Every kid looks forward to the holidays. It’s a time when you can open presents rather than go to school. However, for adults, holidays often mean stress, anxiety, and sometimes, depression. If holidays are a tough time for you, here are some ways to keep depression from taking over.
Manage your commitments.
Perhaps the most important thing to do is to keep yourself from getting overwhelmed by holiday commitments. These commitments come in many forms–gifts you promise to buy, parties you promise to attend, dinners you promise to cook, relatives you promise to visit and so on. Just accept right away that you won’t be able to do everything you want to do, and you certainly won’t be able to do everything other people want you to do. Pick a few priorities, set a firm spending limit, and focus on what matters most to you.
Focus on connecting.
There is no end of lamenting that the holiday season has become too commercial. We all shake our heads at the crass commercialism of the holidays, then line up for amazing deals. However, studies have shown that getting things only makes us happier for a very short time. And the pressure of holiday shopping can make you completely miserable. It’s much better for your happiness and mental health if you make the focus of your holidays connecting to friends and family. Gifts are fine, but giving gifts should be a way to strengthen relationships, not to check a holiday season box. The connections are what really make you happier, so focus on those.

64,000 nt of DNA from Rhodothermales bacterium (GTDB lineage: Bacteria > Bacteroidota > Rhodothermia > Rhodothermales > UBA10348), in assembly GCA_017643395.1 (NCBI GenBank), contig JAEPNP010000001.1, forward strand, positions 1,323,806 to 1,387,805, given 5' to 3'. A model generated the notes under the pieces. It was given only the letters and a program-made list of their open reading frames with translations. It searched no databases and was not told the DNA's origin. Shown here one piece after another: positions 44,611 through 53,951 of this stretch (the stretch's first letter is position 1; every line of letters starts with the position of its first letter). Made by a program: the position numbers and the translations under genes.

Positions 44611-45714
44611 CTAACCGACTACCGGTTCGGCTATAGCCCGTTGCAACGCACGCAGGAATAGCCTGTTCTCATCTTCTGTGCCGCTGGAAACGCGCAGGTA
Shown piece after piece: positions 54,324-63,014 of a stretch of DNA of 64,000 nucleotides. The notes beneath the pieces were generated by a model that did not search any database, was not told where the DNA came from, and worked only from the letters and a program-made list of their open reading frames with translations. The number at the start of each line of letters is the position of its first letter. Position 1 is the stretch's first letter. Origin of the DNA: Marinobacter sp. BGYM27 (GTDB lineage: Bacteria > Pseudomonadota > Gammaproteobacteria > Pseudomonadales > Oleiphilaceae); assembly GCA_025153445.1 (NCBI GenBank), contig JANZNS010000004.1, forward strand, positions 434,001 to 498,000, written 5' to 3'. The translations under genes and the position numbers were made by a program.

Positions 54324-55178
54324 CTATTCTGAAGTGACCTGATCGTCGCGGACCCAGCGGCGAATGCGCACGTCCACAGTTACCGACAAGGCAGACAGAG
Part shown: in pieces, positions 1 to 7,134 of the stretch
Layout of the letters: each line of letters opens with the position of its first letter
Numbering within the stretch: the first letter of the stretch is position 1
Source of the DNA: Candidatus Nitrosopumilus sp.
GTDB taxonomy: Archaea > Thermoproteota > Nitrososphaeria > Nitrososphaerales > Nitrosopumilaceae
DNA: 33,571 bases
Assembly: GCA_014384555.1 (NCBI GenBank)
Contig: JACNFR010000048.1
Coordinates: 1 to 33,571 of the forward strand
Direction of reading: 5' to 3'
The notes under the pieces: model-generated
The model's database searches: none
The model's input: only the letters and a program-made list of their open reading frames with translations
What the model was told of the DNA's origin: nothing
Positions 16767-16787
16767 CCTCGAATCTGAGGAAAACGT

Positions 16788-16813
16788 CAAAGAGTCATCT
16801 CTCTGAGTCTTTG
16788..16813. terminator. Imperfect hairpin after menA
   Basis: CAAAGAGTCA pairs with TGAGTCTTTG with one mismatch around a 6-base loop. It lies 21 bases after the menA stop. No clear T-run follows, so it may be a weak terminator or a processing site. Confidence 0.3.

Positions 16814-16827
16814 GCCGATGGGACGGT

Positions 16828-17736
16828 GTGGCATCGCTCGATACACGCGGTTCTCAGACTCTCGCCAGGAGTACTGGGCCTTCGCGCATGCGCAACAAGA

Go easy on the sweets.
It’s hard to avoid sweets during the holidays, but it’s worth the effort to try. Sweets crash your blood sugar and mess up your gut microbiome, leading to fatigue, irritability and depressed mood. The more you can stick to a healthy diet, the less depressed you’ll feel.
Watch out for SAD.
In addition to the pressures of the holiday season, the days get shorter in the northern hemisphere, which can lead to seasonal affective disorder, or SAD. Talk to your doctor about ways to prevent SAD. You may want to try light therapy, supplement with vitamin D, or take an antidepressant.
Stay away from alcohol.
This goes without saying if you are recovering from any kind of addiction. However, if you have struggled with depression, it’s better to avoid alcohol, especially during the holidays. In addition to the stress and short days, you don’t want to be drinking a depressant as well.
Find someone to talk to.
Therapists typically don’t work over the holidays, but you may want to discuss anything you’re concerned about with your therapist ahead of time. This will allow you to prepare for anything that’s likely to happen. Also, don’t be afraid to discuss your feelings with friends or loved ones, or attend a mutual aid meeting, if necessary. In an emergency, you can always call the National Suicide Prevention Lifeline at 1-800-273-8255.
If you or someone you love is struggling with addiction or mental illness, we can help. Recovery Ways is a premier drug and alcohol addiction treatment facility located in Salt Lake City, Utah. We have the resources to effectively treat a dual diagnosis. Our mission is to provide the most cost-effective, accessible substance abuse treatment to as many people as possible. Request information online or call us today at 1-888-986-7848.